Study of the advanced ship and station reveal that they are the products of an ancient but paranoid species that set up many sentinel bases to keep possible future threat species safely confined to their homeworlds. The structures have several defense mechanisms, including a final stopgap of a self-destruct in order to keep their advanced technology out of “enemy” hands.



ArgyleBrindleCarpelliBeverly CrusherDataGawelskiKel-NarGeordi La ForgeJean-Luc PicardWilliam T. RikerShar-LonShar-TelSinghDeanna TroiWorfTasha YarUSS Enterprise (NCC-1701-D) personnelunnamed USS Enterprise (NCC-1701-D) personnel
Referenced only 
Tin WoodmanTotoWicked Witch of the WestThe Wizard

Starships and vehiclesEdit

USS Enterprise-DPeacekeeper shuttlecraft


Referenced only 

Shipboard locationsEdit

USS Enterprise-D 
bridgetransporter roomturbolift
Derelict station 

Stations and outpostsEdit

unnamed space stations (deep space derelict, Peacekeepers' World station)
Referenced only 
Starfleet Academy

Planetary localesEdit

Referenced only 

Planets and planetoidsEdit

Peacekeepers' World
Referenced only 

Stars and systemsEdit

Peacekeepers' system
Referenced only 

Astronomical regionsEdit

the galaxyOrion Arm

Races and culturesEdit

Referenced only 
Ferengiunnamed races and cultures (pre-contacted species)

States and organizationsEdit

Council of PeacemakersFederationStarfleet


Technology and weaponsEdit

alarmcloaking devicecombadgecomputerdeflector shieldEV suitfield-effect suit (likely an EV suit) • hibernation moduleimpulse enginemissilenuclear weaponO'Neill space habitatphaserphoton torpedoprojectile weaponradiation suitremote repair unitself-destruct • space stationspaceshipstarshipsubspace circuitrysubspace radio • transportertricorderturboliftuniversal translatorviewscreenVISORwarp engine

Substances and energiesEdit




Ranks and titlesEdit

captainchairmanChairman of the Council of Peacemakerschief engineerchief medical officercommandercommanding officercounselorcrewmanengineerensignFederation Starfleet ranksFederation Starfleet ranks (2350s-2360s)first officerflight controllerlieutenantlieutenant commanderlieutenant junior gradeofficeroperations managerpolicescience officersecond officersecurity chiefspecialisttactical officer

Other referencesEdit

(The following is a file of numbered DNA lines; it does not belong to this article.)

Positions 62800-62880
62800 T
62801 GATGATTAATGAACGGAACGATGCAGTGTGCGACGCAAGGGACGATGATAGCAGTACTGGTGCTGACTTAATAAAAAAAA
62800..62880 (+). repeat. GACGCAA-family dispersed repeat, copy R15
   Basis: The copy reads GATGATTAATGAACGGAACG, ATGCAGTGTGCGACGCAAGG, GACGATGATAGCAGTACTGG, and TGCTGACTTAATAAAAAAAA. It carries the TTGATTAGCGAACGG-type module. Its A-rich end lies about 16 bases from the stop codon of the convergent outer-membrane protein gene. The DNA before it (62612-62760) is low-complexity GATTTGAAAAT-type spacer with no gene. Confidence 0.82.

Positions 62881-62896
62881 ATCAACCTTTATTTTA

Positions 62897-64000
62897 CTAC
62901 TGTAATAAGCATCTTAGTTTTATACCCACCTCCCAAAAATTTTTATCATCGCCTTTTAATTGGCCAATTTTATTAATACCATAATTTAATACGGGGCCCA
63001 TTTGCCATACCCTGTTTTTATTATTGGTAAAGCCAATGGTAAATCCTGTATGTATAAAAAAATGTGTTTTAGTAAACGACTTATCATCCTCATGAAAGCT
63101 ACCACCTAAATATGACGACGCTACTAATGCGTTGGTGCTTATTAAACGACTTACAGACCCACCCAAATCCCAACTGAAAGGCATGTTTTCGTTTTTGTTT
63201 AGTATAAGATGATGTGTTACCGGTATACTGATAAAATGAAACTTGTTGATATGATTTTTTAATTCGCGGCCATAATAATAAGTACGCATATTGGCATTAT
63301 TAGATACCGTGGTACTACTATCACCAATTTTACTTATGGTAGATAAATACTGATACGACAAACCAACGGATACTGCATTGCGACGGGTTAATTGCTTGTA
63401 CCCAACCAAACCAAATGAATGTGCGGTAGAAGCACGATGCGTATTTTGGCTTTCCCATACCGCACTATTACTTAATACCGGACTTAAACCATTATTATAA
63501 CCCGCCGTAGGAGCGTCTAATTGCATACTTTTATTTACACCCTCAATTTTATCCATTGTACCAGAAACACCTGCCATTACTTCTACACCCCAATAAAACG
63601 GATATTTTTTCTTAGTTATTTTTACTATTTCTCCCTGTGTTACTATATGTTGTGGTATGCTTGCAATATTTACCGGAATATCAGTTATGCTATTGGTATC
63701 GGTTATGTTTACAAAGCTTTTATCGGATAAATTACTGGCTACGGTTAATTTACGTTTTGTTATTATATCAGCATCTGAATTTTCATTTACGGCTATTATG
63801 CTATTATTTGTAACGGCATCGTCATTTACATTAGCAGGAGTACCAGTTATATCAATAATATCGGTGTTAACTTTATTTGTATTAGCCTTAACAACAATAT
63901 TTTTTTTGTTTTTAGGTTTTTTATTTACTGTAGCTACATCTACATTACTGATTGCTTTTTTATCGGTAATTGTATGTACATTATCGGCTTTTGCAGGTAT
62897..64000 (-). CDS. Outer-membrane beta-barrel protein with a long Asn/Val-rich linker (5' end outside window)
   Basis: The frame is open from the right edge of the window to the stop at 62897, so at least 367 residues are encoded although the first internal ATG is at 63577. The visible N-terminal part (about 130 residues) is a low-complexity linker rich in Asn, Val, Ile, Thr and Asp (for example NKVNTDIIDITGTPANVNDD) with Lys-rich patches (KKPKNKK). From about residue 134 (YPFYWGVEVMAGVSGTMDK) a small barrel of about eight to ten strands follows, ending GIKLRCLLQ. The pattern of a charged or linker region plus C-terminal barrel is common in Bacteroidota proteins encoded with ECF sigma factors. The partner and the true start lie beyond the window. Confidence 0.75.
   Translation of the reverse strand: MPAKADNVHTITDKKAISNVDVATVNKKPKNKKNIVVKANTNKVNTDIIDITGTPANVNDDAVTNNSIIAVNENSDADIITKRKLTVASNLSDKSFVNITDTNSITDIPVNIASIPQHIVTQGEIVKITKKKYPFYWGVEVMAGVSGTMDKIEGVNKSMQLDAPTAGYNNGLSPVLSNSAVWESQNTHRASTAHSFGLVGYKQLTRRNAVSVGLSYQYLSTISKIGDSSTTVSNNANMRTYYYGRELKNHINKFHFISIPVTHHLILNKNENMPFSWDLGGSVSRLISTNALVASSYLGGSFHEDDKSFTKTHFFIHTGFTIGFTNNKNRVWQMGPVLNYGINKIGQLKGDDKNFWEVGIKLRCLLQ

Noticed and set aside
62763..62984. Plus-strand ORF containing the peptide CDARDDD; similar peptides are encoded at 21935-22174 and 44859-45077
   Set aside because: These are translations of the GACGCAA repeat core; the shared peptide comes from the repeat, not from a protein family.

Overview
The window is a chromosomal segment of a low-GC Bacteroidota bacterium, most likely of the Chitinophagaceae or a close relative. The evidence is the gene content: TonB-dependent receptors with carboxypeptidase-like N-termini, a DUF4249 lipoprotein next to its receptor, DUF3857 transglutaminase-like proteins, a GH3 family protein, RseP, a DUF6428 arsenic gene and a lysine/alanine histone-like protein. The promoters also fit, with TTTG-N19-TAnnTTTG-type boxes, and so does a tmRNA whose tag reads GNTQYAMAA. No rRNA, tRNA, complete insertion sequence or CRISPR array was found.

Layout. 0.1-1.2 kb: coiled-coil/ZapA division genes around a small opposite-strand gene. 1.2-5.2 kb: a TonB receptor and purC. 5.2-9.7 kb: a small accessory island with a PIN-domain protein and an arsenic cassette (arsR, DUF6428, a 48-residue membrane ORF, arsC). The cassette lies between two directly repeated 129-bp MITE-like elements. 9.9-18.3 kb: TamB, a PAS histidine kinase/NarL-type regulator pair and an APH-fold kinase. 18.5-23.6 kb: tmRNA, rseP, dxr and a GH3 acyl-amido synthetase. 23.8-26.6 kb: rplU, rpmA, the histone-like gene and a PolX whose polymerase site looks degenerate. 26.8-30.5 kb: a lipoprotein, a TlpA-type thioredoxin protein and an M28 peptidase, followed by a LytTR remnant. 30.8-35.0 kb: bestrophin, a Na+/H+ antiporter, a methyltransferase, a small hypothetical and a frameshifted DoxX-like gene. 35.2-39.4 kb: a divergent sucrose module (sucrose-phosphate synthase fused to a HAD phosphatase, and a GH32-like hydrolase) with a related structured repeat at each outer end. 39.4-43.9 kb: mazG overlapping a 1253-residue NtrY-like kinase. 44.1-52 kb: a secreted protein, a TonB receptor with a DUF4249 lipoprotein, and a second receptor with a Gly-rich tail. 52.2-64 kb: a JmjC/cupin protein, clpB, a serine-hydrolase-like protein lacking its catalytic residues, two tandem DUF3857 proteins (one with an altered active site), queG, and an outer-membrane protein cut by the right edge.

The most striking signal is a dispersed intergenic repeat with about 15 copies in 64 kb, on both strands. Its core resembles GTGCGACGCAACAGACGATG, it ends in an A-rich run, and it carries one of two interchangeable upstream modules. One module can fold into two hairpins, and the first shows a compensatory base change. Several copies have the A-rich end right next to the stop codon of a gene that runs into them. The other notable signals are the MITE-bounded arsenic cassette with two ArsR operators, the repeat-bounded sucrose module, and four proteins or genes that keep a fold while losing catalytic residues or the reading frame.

airlockanatomyaway teambrainchesscityclass M planetclothingcommunicationscoordinatedecadeenergyfirst contactG class stargovernmentheartkilometerlifeformlight-yearliverlungmattermetermilitaryminutenation-stateorbitparsecplanetplanetary classificationprisonprison planetpsychologyraces and culturesranksaucer sectionsecondspacespectrographystarstar systemstellar classificationStarfleet uniformStarfleet uniform (2350s-2366)technologytimetitleuniformuniversewarweaponThe Wizard of Ozyear


tens of thousands of years ago 
Derelict vessels built.
20th and 21st centuries 
Geordi estimated the alien airlock to be on par with the technology of this era.
Fifty years prior to the Enterprise visit, Shar-Lon uses the Builders' gifts to take power on his world.
Enterprise-D finishes an exploration tour without encountering Ferengi, encounters derelict.



A timeline released by DC Comics places this novel sometime after “When the Bough Breaks,” and sometime before “Hide and Q.”

The Pocket Books timeline for 2364 places this novel after "Hide and Q" but before "Too Short a Season". This is made problematic, however, by Chief Engineer Argyle's reference in chapter four to Assistant Chief Engineer Singh retrieving a remote repair unit from storage aboard the Enterprise. Assistant Chief Engineer Singh was killed several episodes prior, in "Lonely Among Us", necessitating a placement for this story before that episode. This is further complicated, however, by a reference late in the book to Geordi's experience with momentarily having ordinary sight in "Hide and Q", which officially takes place after "Lonely Among Us". The only possible solution, aided by the episodic nature of Season 1, is to place "Hide and Q" before "Lonely Among Us" and then place "The Peacekeepers" between those episodes, thereby placing Geordi's momentary normal sight at a time when Singh had not yet been murdered.




The book was first published by Pocket Books in September 1988, with a near simultaneous release in the UK printed by Titan Books. The book was reprinted by Pocket Books in 1991.

Published Order
Previous novel:
Ghost Ship
TNG numbered novels Next novel:
The Children of Hamlin
Previous story:
Chain of Attack
Stories by:
Gene DeWeese
Next story:
The Final Nexus
Chronological Order
Previous adventure:
Hide and Q
Pocket Books Timeline Next adventure:
Too Short a Season
Previous adventure:
History Lesson
Memory Beta Chronology Next adventure:
Too Short a Season
Previous adventure:
When the Bough Breaks
DC Comics Timeline Next adventure:
Hide and Q

External linkEdit